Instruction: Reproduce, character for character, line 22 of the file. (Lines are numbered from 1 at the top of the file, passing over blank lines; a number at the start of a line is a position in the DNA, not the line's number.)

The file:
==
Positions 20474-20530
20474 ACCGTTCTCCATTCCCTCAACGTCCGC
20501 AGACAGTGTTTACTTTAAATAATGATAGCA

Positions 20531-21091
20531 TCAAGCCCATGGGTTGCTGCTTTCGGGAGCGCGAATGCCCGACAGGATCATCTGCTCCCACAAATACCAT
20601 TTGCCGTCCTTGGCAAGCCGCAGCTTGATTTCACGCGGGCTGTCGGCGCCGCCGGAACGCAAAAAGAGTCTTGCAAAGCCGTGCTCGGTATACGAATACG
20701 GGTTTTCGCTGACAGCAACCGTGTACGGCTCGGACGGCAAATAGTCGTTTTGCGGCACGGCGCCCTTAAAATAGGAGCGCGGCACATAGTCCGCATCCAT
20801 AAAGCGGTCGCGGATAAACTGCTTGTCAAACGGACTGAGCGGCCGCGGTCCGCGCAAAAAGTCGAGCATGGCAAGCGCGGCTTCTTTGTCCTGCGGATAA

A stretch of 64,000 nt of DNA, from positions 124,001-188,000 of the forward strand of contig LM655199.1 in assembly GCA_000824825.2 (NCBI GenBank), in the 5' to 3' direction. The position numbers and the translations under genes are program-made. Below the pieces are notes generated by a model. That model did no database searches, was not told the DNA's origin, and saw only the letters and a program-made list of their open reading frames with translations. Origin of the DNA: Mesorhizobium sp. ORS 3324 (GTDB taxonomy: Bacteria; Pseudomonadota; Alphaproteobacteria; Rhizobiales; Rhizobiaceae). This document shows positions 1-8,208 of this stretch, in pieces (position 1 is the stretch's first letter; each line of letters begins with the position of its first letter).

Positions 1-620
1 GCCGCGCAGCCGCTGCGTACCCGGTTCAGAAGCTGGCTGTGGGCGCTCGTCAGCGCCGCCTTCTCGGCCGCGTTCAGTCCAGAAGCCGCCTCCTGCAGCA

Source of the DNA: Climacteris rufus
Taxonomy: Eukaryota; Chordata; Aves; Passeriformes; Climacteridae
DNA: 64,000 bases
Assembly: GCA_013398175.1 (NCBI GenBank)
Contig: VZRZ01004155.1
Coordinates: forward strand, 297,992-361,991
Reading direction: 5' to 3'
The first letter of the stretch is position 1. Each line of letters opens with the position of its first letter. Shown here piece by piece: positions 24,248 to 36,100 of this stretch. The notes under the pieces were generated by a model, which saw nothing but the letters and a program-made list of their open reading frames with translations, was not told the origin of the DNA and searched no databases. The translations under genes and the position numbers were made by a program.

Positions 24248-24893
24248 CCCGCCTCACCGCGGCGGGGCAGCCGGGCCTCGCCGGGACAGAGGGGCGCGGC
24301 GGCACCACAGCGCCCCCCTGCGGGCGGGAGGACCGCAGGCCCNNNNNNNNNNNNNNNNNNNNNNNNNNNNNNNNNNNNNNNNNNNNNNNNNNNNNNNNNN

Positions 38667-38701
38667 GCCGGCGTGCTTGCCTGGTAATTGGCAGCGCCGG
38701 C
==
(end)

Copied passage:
24301 GGCACCACAGCGCCCCCCTGCGGGCGGGAGGACCGCAGGCCCNNNNNNNNNNNNNNNNNNNNNNNNNNNNNNNNNNNNNNNNNNNNNNNNNNNNNNNNNN